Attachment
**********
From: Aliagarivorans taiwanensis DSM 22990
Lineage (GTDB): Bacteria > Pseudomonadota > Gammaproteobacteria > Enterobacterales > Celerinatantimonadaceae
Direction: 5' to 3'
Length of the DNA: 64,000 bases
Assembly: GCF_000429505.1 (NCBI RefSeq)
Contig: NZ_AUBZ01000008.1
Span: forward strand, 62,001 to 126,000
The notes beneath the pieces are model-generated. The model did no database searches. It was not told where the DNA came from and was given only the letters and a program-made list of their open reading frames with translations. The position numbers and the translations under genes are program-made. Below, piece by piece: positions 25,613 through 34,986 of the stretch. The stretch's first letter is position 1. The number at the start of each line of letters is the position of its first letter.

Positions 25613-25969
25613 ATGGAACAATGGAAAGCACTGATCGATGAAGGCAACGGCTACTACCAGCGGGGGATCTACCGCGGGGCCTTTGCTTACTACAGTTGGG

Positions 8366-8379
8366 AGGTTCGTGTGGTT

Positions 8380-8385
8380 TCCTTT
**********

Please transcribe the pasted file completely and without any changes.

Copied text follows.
From: Aliagarivorans taiwanensis DSM 22990
Lineage (GTDB): Bacteria > Pseudomonadota > Gammaproteobacteria > Enterobacterales > Celerinatantimonadaceae
Direction: 5' to 3'
Length of the DNA: 64,000 bases
Assembly: GCF_000429505.1 (NCBI RefSeq)
Contig: NZ_AUBZ01000008.1
Span: forward strand, 62,001 to 126,000
The notes beneath the pieces are model-generated. The model did no database searches. It was not told where the DNA came from and was given only the letters and a program-made list of their open reading frames with translations. The position numbers and the translations under genes are program-made. Below, piece by piece: positions 25,613 through 34,986 of the stretch. The stretch's first letter is position 1. The number at the start of each line of letters is the position of its first letter.

Positions 25613-25969
25613 ATGGAACAATGGAAAGCACTGATCGATGAAGGCAACGGCTACTACCAGCGGGGGATCTACCGCGGGGCCTTTGCTTACTACAGTTGGG

Positions 8366-8379
8366 AGGTTCGTGTGGTT

Positions 8380-8385
8380 TCCTTT